Wed Sep 20 06:16:36
"And no, Ukraine has not right to my money"

Nobody said it did. Demanding they concede to Russian aggression and arguing it is immoral for them not do so is a separate matter.
Wed Sep 20 06:20:26
"then I would consider it having in fact begun negotations."

And in the meantime, the likely result world have been a reduction in delivery of arms to Ukraine.

Oh dear. Such a shame.

And if Russia sticks to it's red lines, demanding (as it is legally bound to) that Ukraine surrender Kherson, zapohrirhiza, Lugansk and Donetsk, well of course that is fine?

"Ukraine has agency."

It does. And it isn't interested in talks about how much more territory it must give to Russia.

Wed Sep 20 06:39:55
What was your estimate for Russian KIA again jergul?
Wed Sep 20 06:48:42
Demanding? Or are they letting the people decide for themselves in a referendum whether they want to belong to Ukraine or Russia?

If people rather want to belong to Russia it is not surprising given the hostility of Ukraine's government and right-wing militias towards the population. Ukraine been shelling these areas for years, for an example.
large member
Wed Sep 20 06:53:37
What barriers does the constitution set for negotiations? None. An actual agreement may require constitutional change. I dunno.

You must realize how weak your position is when you keep on twisting what I am saying. I am not demanding Ukraine conceed to Russian agression. I am demanding that is remove barriers to talks and engage in efforts to begin talks with Russia. As per just war theory. Otherwise, it will suffer the full weight of my indifference. I may very well end up typing *yawn* many times.

A likely outcome of negotiations is new, UN monitored referenda for the 4 areas with a possible outcome of referenda results following the line of contact (Ukrainian held areas voting to remain Ukrainian, Russian held to Russia).

Sad, but it is what it is. Fragmentation based on regional self-determination was always the danger from nation building on the basis of Ukrainian nationalism in a multi cultural state (Hungary linked its minority rights to supporting Ukraine's EU and Nato ambitions yesterday at the UN).

Aid to Ukraine would more likely surge during negotiations to give it the "best hand possible".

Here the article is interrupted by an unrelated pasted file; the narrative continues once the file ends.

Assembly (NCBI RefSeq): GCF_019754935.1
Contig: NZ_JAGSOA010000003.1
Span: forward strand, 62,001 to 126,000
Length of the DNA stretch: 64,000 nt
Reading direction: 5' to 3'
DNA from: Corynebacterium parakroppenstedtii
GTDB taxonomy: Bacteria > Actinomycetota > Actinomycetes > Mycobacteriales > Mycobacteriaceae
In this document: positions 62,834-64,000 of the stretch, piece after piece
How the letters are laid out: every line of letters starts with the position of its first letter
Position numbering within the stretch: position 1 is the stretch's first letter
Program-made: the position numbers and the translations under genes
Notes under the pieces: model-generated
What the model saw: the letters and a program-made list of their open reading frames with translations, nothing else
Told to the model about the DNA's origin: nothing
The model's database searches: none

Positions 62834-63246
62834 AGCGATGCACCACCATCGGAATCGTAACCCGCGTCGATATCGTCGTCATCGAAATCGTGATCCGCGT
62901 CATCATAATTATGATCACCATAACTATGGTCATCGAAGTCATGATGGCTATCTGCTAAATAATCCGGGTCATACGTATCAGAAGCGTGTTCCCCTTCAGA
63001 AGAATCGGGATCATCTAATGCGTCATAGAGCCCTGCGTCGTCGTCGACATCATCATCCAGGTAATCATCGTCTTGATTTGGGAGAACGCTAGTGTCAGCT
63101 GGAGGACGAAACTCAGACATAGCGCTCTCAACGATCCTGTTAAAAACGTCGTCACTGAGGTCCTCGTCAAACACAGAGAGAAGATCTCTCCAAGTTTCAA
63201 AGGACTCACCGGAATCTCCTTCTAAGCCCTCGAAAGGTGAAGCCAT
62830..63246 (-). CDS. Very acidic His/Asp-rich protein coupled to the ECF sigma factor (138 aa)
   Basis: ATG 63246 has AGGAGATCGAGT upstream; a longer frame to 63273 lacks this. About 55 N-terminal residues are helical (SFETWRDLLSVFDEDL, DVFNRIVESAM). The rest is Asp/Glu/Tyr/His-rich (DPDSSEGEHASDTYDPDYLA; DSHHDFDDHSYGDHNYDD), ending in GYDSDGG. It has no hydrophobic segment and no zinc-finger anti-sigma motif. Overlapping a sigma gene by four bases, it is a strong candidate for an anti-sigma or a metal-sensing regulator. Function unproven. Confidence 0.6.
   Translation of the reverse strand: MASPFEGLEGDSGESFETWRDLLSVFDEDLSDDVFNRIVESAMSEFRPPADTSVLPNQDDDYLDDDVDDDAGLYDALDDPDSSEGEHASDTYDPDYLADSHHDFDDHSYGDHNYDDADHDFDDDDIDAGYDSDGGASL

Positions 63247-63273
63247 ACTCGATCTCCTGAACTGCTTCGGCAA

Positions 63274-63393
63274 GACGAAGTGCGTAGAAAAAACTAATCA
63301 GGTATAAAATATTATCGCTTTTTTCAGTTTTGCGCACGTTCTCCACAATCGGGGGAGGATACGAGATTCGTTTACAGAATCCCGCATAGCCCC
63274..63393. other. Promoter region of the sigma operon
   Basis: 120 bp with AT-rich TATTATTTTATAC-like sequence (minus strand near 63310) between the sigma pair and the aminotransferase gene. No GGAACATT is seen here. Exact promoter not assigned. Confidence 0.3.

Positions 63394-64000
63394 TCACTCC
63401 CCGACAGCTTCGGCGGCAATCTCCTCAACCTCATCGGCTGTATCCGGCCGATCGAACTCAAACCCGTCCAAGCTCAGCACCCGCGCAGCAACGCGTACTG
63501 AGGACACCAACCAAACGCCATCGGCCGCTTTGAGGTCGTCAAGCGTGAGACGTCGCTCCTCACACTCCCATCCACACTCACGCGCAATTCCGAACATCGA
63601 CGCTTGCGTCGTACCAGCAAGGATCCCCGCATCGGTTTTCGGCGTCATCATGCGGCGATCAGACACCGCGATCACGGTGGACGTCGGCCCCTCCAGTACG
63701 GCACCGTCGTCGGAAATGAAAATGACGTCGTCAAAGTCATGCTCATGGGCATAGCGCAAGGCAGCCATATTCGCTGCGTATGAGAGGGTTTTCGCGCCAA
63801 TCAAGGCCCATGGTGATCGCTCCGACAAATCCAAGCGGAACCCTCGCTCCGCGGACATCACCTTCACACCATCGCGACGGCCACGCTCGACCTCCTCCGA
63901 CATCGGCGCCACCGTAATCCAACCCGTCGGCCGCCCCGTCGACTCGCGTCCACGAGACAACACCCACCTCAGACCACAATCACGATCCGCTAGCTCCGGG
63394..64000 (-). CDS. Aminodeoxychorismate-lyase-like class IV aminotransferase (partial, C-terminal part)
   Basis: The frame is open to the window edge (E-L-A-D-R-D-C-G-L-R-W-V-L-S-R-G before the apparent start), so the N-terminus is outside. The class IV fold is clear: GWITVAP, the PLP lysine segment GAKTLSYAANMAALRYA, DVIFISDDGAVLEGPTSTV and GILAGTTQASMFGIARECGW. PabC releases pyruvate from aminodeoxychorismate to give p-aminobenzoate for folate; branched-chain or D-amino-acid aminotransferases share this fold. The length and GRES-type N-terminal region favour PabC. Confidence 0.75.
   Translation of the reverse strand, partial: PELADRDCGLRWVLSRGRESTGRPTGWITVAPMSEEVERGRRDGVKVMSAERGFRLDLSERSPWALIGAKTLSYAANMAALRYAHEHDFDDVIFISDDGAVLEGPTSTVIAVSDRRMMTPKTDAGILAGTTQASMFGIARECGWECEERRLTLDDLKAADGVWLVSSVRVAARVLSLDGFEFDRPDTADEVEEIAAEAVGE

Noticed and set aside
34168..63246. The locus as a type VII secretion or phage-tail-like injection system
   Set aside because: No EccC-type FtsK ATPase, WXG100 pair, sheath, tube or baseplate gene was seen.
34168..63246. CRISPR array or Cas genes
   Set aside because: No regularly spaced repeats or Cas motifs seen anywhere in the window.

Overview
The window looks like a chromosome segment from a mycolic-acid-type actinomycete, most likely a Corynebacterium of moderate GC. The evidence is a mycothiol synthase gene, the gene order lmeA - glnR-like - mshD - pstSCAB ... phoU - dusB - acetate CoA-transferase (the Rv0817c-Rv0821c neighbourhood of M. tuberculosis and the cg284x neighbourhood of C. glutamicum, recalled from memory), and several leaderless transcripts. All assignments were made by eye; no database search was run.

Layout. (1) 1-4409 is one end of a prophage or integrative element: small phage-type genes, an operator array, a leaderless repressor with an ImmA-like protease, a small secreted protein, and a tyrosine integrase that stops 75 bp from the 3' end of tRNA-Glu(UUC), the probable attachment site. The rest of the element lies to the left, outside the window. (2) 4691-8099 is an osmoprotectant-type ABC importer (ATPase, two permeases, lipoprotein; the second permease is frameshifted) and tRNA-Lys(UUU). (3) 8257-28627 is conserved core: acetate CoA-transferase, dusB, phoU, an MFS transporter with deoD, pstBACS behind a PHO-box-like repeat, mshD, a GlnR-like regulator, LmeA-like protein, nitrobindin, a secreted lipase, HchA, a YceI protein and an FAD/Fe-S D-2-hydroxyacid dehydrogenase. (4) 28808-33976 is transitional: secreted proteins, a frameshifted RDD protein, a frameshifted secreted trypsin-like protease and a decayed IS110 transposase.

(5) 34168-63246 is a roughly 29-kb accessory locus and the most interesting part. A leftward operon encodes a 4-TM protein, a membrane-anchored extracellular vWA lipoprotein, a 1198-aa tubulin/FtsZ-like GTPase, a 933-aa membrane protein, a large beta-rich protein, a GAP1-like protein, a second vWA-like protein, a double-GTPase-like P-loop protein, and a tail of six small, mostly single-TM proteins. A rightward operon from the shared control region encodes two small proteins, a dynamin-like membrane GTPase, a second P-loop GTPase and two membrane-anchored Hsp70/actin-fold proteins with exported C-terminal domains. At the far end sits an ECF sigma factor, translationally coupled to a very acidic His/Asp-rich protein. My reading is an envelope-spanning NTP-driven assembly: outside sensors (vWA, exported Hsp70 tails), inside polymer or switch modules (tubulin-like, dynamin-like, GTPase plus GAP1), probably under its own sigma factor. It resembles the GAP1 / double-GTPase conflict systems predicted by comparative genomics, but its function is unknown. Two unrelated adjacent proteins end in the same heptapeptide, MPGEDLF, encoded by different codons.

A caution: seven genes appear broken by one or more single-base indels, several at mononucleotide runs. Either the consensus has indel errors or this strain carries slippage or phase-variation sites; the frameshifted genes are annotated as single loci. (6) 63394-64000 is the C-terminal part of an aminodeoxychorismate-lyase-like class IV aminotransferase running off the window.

Everyone knows Ukraine has to talk with Russia. The question is when. Just war theory says now.

large member
Wed Sep 20 07:05:25
Meduza's current count is 31,665. An equivalent scrub of Ukrainian open source obits etc set Ukrainian losses to 50k.

I think the ratio indicative, though Ukraine has a MIA problem for structural reasons (there is economic motive to delay confirming soldier deaths. Not so for the Russians. MOD wage payments are direct deposit and not funneled through the combat unit).

3:5 to 1:3 ratio of attrition to all causes would be my best guess. Russia is winning the war of attrition even without leveraging its demographic advantage.
large member
Wed Sep 20 07:12:50
Oh, and as to LC's (he lives up to the lazy in his tag) cp. The Ministry ordered certificates for dependents of veterans from wwii. Administrative overhaul. Dependents still have privileges. Interesting that there is only 1 million left with special rights stemming from the war.
Wed Sep 20 07:32:21

"I am demanding that is remove barriers to talks and engage in efforts to begin talks with Russia."

What would be the point when the Russian's current position is so extreme as to offer no basis.

All it would do is signal weakness of commitment to continue fighting, which would be taken as a reason to reduce aid.

Obviously, they need to continue until Russia is not starting with such an absurd position.
large member
Wed Sep 20 07:38:03
Well, like I said, justifying unjust wars can take many forms. Sad to see you doubling down on it, but it is what it is.